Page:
So, when we look at the bigger picture, there’s really only two semi-intact linkages between the Diablo Range and the Santa Cruz Mountains. We have Coyote Valley, which has been the subject of long pitched battles led by a lot of people including the Committee for Green Foothills. There’s an amazing Coyote Valley landscape linkage study that just came out in the past few years, sponsored by the Santa Clara Valley Open Space Authority. And then we have the Pajaro, down here in Juristac. And there’s really only one [linkage] to the Gabilan Range, across the Chittenden Gap where the Pajaro River cuts through the mountains, and that’s Juristac.

So, I want you to kind of ask this question: is putting a large industrial complex in a critical wildlife landscape linkage something we really want to do? It’s already extremely tenuous as it is, and the level of disturbance and the development footprint [of the proposed quarry] is only going to make this area a lot worse for wildlife passage.

Sargent Creek watershed and the California red-legged frog

Photo: Greg Schechter

“…The Sargent Creek watershed itself is the area most severely impacted by the proposed quarry. It’s about 1,269 acres, and flows directly into the lower Pajaro. The Sargent Creek watershed, by a rough estimate, provides hundreds of acre feet of groundwater recharge and runoff. That recharge provides summer baseflow in Sargent Creek.

That recharge is going to get lost with 100-foot pits in the watershed. So I think it’s pretty clear to say that this quarry would mean the end of any kind of integrity for this particular watershed. Now, it’s just one little watershed. But there’s something really special in the Sargent Creek watershed.

Turns out Sargent Creek supports our friend, the California red-legged frog—which is listed as a threatened species, so it has legal protection. [The Sargent Creek population] is actually kind of unusual in the big scheme of things because they’re stream-dwelling and stream-breeding.

Most red-legged frogs now are restricted to stock ponds out in the range lands. They used to be incredibly abundant in the valley bottoms, where we had extensive wetlands complexes, and lots of vernal pools. Now, they’re kind of relegated to these little patches of the uplands that are largely being maintained by the ranching [management]. So, having a natural stream dwelling population of California red-legged frogs is actually a pretty precious thing out there.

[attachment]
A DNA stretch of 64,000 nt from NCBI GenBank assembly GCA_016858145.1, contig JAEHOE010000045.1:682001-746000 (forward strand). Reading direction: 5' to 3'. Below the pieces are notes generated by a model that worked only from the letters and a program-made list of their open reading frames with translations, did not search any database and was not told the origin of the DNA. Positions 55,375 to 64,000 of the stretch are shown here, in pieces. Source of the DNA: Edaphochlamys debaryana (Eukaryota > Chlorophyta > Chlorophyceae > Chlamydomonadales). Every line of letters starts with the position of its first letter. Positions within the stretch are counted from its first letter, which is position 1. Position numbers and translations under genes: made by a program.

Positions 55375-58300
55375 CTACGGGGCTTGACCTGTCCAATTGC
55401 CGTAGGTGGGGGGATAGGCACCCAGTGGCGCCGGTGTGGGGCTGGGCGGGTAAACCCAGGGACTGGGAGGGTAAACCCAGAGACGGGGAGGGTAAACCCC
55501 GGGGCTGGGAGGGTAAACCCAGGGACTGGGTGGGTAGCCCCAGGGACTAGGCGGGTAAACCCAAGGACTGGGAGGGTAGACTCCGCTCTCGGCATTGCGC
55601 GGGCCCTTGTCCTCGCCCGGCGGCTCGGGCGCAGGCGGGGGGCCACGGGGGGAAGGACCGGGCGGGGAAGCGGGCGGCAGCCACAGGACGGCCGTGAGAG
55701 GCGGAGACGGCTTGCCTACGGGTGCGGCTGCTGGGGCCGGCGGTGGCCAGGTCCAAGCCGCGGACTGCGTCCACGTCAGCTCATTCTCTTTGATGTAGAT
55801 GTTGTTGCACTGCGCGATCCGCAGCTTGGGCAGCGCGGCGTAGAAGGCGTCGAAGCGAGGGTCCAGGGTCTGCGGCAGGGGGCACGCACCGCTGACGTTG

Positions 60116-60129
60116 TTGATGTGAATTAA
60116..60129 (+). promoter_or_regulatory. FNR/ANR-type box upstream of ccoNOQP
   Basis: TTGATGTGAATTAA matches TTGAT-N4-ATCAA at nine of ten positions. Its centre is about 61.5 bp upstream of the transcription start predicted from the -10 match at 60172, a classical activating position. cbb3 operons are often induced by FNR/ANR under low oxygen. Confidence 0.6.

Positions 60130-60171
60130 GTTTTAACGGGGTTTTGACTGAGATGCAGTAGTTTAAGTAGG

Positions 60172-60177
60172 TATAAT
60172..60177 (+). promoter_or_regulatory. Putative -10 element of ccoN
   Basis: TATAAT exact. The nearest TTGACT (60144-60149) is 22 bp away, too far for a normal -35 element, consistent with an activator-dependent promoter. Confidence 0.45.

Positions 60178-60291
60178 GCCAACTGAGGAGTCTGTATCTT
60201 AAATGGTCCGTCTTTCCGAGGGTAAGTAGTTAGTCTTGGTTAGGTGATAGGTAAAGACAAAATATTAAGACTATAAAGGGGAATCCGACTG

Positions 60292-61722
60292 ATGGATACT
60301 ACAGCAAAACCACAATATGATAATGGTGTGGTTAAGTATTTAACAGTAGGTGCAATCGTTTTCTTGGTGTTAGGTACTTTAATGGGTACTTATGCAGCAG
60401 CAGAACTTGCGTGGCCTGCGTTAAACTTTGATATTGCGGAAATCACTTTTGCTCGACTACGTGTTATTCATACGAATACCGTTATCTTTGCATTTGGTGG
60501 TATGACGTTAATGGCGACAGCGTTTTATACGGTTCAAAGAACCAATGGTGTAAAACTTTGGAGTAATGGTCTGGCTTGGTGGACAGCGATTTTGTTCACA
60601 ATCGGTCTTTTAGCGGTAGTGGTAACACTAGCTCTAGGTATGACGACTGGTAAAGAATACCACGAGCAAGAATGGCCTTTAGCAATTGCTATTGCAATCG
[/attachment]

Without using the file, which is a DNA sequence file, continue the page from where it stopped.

The forthcoming environmental impact report

“…All of these issues are going to get aired with the environmental impact report (EIR). And one thing I can assure you is that the consultants who are preparing that EIR for the quarry are going to try to paper over a lot of the irreversible impacts to things like the California red-legged frog, to the wildlife linkages.

So, we have a chance to really weigh in for our wildlife and our resources. A good model for this is what happened when they had the Coyote Valley specific plan back in about 2005. People weighed in and the EIR sunk under the weight of over 1,000 substantive comments. [appluase] Of course, the economic crash had a little something to do with it. But, the power of people to weigh in under our environmental laws—this is our chance.

So, like I say, all these issues are going to be vetted in the environmental impact report. We need to make sure all these issues are vetted in a fair way so the final decision is based on the best available science and our love for nature in the Bay Area. So, thank you.”

To view the entirety of Stuart Weiss’s presentation and the accompanying Q&A session, watch this video. Weiss touches on other topics including tar springs, serpentine grasslands, and steelhead trout.

Featured photo by Bryan Beck